How Is Climate Change Impacting You?

Climate change is reshaping the world we live in. But has it started impacting you directly and personally, where you live?

As the average temperature rises across the globe, the increased temperatures are setting off a number of environmental changes.

One example is sea level rise. As temperatures warm, the ice at the polar caps are melting, which is causing sea levels to rise. This, in turn, threatens coastal cities with flooding.

Storms are also getting more numerous, and more extreme. Changing weather patterns lead to events like the wildfires of California, or even the current freeze in Texas. Flooding is more common, as are droughts (and, really, all weather extremes).

In addition, there are more subtle impacts. As natural habitats for wildlife are threatened (by the flooding, wildfires, droughts, and so on) there are more chances for interaction of wild animals and humans. Or more endangered species.

There are a myriad of ways climate change is manifesting in the world today. Do any of them directly touch your life? How is climate change impacting you?

Related questions: What is keeping us from sustaining the planet? What is the greatest problem facing humanity? How can we turn sadness into constructive action? What do we do about plastic?

3 thoughts on “How Is Climate Change Impacting You?”

  1. As the question and context make clear, climate change is having a devastating impact on many communities. In fact, while some coastal cities must deal with more flooding, I remember an NPR story about an island nation soon to be taken over by the sea was imploring climate accord negotiators to propose measures more significant than the Paris Agreement.

    My observations about how climate change is impacting me pale in comparison. Still, I do think people need to begin identifying how they are being impacted directly so they will see why mitigating actions are an absolute necessity. So, here are four ways I feel climate change affecting me now:

    1. As Minnesota heats up and the growing season lengthens, that adds to the number of days I get to experience seasonal allergies. For example, the ragweed season is 21 days longer than it was in 1995! My lungs and sinuses are not happy.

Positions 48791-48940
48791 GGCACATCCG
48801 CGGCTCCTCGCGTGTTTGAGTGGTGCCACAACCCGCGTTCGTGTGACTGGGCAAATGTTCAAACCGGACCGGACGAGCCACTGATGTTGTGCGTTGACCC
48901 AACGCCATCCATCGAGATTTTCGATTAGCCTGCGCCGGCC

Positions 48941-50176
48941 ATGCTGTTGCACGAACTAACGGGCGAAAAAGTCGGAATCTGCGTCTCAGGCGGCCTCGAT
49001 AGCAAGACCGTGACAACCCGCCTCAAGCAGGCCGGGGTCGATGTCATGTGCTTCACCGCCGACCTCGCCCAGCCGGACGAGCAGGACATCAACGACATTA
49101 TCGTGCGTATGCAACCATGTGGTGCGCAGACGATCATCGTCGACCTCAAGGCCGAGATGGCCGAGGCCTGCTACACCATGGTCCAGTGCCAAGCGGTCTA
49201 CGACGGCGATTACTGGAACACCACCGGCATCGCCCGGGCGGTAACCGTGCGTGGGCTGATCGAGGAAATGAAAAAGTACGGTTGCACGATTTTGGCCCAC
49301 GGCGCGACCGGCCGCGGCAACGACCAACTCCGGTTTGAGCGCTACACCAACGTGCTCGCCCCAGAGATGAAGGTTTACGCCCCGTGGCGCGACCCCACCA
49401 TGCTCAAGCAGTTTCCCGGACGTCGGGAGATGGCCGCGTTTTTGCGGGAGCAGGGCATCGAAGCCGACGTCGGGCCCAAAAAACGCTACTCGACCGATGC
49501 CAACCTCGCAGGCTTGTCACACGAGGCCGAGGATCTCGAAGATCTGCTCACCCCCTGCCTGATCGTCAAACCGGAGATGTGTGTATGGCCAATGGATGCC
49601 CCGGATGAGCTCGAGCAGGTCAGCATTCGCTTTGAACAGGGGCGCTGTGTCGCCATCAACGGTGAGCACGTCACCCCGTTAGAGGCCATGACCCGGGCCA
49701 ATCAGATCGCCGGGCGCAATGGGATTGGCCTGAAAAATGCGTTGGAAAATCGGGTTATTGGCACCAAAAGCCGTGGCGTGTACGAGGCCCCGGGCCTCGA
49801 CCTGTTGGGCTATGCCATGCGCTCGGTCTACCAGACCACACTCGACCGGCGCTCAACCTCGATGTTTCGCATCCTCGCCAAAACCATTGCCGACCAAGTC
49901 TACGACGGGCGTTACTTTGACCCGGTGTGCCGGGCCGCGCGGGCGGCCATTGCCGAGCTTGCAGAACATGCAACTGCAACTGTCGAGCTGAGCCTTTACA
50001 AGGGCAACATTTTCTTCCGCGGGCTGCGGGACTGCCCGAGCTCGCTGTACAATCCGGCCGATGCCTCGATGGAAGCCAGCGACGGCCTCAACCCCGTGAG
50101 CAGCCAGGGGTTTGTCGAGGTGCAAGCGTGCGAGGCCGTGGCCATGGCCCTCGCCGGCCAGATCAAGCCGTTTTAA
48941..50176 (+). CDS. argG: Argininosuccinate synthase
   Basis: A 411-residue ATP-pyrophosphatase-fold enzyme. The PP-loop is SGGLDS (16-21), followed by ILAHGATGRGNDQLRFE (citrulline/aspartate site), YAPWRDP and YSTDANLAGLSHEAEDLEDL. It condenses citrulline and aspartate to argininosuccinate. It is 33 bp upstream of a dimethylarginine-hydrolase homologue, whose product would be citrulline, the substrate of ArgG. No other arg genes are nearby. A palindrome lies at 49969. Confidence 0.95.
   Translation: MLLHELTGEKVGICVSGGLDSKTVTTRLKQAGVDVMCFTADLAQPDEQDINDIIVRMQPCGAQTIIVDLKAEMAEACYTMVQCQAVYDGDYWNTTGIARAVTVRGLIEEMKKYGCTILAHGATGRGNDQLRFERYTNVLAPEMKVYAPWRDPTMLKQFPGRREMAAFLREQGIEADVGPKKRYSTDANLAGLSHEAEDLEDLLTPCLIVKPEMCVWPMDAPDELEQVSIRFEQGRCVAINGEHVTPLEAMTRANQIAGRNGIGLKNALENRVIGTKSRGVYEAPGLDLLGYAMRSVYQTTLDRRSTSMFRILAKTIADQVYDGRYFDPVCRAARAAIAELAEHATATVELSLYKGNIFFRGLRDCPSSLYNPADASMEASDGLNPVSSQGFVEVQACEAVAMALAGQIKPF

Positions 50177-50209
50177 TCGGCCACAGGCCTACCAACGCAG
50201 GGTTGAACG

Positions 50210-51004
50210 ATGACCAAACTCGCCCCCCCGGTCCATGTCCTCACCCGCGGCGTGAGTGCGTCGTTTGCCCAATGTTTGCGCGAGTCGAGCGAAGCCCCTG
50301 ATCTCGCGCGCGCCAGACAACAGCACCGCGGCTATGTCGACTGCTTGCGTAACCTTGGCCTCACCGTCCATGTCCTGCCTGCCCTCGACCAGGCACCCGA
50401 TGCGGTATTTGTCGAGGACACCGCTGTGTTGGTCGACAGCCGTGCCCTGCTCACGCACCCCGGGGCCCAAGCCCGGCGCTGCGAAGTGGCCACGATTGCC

2. As a gardener, I often love when it rains. That means I need to spend less time watering my veggies and flowers. But more rainfalls have become violent rainstorms, threatening my garden’s very existence.
    3. Rebecca and I love to travel. At one point, we thought about returning to the California coast as an autumn destination. But then wildfires created a path of destruction along a good portion of where we had hoped to go — and they were taking place at the same time of year we hope to take our trip. So, California got demoted as a destination.
    4. I hate the cold. The term Polar Vortex is permanently affixed to Minnesota’s lexicon. ’Nuff said!

  2. I live near Boston, just a few hundred feet away from a stream that drains into the ocean. We are not very far above sea level. While we have not had any flooding yet, our property was recently upgraded into a high-risk flood zone, and flood insurance prices — flood insurance which we are required to have — have correspondingly gone up. Future projections of what things will be like in 2050 and beyond do not look great.

    But, other than the higher insurance premiums, we haven’t been impacted directly yet. And luckily, in Boston we haven’t seen any hurricanes, wildfires, or any of the many environmental problems associated with the changing climate. While we did have a record amount of snowfall back in the winter of 2014-2015, it’s not clear that that was as a result of climate change (but then again, it’s difficult to definitively show any particular storm, drought, flood, or any extreme weather event is a direct result).

    However, I would be remiss if I did not mention the pandemic, which is impacting the entire world. While, like weather events, it is impossible to lay the responsibility for the pandemic directly at the feet of climate change, it is true that as natural habitats shrink, people and animals will be forced together more and more, increasing the likelihood of diseases making the jump from animals to humans, as it is theorized happened with COVID-19.

  3. Here, wildfires are becoming more common and more dangerous. 25 years ago we had only a few small wildfires, mainly east of the mountains, each year. Now, we have dozens of wildfires that burn tens of thousands of acres every year. Last year, for the first time ever, fires burned within 5 miles of my area. This in what has traditionally been a cool, maritime climate.

    When I got married in 1998, the lilacs bloomed around mother’s day. Now they bloom at the end of April. We’ve bumped up an entire hardiness zone (average minimum low temperature), since then, and I’ve noticed that our heat zone (average number of heat days) is creeping up too. While I’m happy to have the opportunity to grow more varieties of plants, I worry that the native plants and animals will be pushed out by non natives that are moving north.

    We are seeing wetter winters and drier summers. In the last several years, we have broken several monthly rain total records and gone longer in the summer months without rain.

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